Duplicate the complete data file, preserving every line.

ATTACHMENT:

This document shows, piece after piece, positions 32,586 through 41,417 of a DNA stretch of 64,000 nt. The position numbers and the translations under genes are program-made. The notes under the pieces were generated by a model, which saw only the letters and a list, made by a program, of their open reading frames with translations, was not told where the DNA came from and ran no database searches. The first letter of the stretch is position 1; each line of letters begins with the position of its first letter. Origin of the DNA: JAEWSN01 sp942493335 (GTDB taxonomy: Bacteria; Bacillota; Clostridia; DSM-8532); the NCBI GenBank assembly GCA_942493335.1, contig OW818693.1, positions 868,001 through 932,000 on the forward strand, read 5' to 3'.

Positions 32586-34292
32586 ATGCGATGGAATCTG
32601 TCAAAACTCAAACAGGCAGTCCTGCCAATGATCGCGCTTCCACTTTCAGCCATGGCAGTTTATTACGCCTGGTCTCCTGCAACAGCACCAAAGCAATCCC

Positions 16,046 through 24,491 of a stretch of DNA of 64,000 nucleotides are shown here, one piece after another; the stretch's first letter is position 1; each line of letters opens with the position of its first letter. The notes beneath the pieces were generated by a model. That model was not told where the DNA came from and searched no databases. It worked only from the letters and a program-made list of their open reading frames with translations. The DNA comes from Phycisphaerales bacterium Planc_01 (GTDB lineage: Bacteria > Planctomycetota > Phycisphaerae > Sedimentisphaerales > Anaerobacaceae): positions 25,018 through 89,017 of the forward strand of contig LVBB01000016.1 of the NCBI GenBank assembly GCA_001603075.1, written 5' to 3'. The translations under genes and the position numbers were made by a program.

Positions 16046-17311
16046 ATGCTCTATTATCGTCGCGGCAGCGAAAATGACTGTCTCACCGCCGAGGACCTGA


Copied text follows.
This document shows, piece after piece, positions 32,586 through 41,417 of a DNA stretch of 64,000 nt. The position numbers and the translations under genes are program-made. The notes under the pieces were generated by a model, which saw only the letters and a list, made by a program, of their open reading frames with translations, was not told where the DNA came from and ran no database searches. The first letter of the stretch is position 1; each line of letters begins with the position of its first letter. Origin of the DNA: JAEWSN01 sp942493335 (GTDB taxonomy: Bacteria; Bacillota; Clostridia; DSM-8532); the NCBI GenBank assembly GCA_942493335.1, contig OW818693.1, positions 868,001 through 932,000 on the forward strand, read 5' to 3'.

Positions 32586-34292
32586 ATGCGATGGAATCTG
32601 TCAAAACTCAAACAGGCAGTCCTGCCAATGATCGCGCTTCCACTTTCAGCCATGGCAGTTTATTACGCCTGGTCTCCTGCAACAGCACCAAAGCAATCCC

Positions 16,046 through 24,491 of a stretch of DNA of 64,000 nucleotides are shown here, one piece after another; the stretch's first letter is position 1; each line of letters opens with the position of its first letter. The notes beneath the pieces were generated by a model. That model was not told where the DNA came from and searched no databases. It worked only from the letters and a program-made list of their open reading frames with translations. The DNA comes from Phycisphaerales bacterium Planc_01 (GTDB lineage: Bacteria > Planctomycetota > Phycisphaerae > Sedimentisphaerales > Anaerobacaceae): positions 25,018 through 89,017 of the forward strand of contig LVBB01000016.1 of the NCBI GenBank assembly GCA_001603075.1, written 5' to 3'. The translations under genes and the position numbers were made by a program.

Positions 16046-17311
16046 ATGCTCTATTATCGTCGCGGCAGCGAAAATGACTGTCTCACCGCCGAGGACCTGA